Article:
Word Count: Zero

One of the questions I have about my PhD research is when to start writing proper.  I have been immersing myself in books since term began – something which is expected of me, I’m sure – but haven’t yet written anything of my own.  Yes, I’ve spent many computer hours typing up quotes and working on my annotated bibliography, but when will it be time to actually put pen to paper (or, more likely, fingers to keyboard) and start writing?

IMG_7440.JPGI’ve been thinking about this a lot of late, and haven’t really had guidance from my supervisors in when I should begin.  A lot of the staff members who have spoken to us en masse at various inductions have told us to keep writing throughout, but how do you pick a starting point?

I have thus come up with my own schedule of sorts.  I’m aiming to begin penning a random chapter over the Christmas break, probably a reworking of my MA dissertation, where I talked about both Woolf texts.  It’s not a necessity to do so until I have my yearly appraisal in April/May next year, but for my own benefit, I’d really like to know that I’ve read and learnt enough thus far to actually write a coherent, structured chapter.

For those of you who are studying or working on similar projects, when do you know when it’s time to write?  Do you wait from guidance from those in authority, or do you try and write throughout, and then sift through your words to pick out what’s most useful for your final project?


5 thoughts on “Word Count: Zero

  1. I am in the process of applying for a PhD, and starting the proposal is also quite problematic, because, while I do have the idea in my head, I feel like there is so much relevant research out there that I could go on reading forever, only to make the right decisions on how I approach this proposal!

    Liked by 2 people

    1. Yes, that’s one of the problems which I had too, Diana! I found it useful to cite about ten examples of previous criticism which will be invaluable to your project; that way, it shows you know your stuff, but doesn’t read simply as an annotated bibliography. Best of luck with your application!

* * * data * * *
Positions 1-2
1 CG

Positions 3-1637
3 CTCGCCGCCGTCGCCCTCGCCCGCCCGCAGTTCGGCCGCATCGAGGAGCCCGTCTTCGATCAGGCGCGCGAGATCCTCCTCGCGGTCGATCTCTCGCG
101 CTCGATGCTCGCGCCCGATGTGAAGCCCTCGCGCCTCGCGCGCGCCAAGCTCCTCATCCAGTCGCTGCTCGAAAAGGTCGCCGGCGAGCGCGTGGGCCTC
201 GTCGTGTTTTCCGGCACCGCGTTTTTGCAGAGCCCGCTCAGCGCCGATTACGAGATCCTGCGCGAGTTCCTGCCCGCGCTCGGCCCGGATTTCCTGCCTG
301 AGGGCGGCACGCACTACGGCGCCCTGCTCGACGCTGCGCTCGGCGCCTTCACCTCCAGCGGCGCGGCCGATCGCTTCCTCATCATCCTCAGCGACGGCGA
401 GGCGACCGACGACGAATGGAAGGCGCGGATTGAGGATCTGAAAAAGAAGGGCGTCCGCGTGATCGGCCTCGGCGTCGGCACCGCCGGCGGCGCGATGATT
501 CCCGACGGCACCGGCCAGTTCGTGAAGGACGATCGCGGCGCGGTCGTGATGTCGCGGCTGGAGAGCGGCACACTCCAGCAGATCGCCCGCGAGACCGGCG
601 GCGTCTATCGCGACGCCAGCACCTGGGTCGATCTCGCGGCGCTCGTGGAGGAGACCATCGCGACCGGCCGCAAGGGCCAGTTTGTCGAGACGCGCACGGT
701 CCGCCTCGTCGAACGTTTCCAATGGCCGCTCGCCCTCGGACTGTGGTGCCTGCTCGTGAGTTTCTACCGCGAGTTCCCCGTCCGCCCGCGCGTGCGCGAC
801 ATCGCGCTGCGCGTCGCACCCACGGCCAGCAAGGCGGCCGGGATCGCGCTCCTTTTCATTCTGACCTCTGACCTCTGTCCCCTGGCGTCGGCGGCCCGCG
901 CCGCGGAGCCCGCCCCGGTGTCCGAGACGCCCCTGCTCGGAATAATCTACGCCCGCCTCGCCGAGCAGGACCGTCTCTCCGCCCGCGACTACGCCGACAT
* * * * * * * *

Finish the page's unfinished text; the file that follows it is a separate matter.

Liked by 1 person

  2. I am also having similar problems deciding when to stop reading and start writing.. Unfortunately, supervisors aren’t very clear about setting these separating lines for us (and I think it works differently for each person anyway). Although I haven’t written anything near as big as a dissertation yet (oh, I’m so dreading the time I will have to!) I find myself drowning even when trying to compose 4000 word essays (like now). I tend to want to read as much as I can beforehand, since I feel that knowing your subject very well is essential, but that results in me miscalculating my remaining time for writing :/ And reading material is truly endless..
    To sum up, I’m not at all a good person to give advice on that matter, since I fail to organise even myself 😛 I think your plan sounds brilliant though, and it will help you also in stress managing when the time to panic over written/unwritten stuff arrives! 😉


    1. Thanks so much, lovely! Hopefully we can both fall into a pattern that suits us. I agree that reading material is endless; is it just me, or do you pick up a book or article thinking ‘this is the last thing I’ll read for this essay, and I’ll start writing soon’, and then it leads you onto several more books which seem of the utmost importance to include?

      Liked by 1 person

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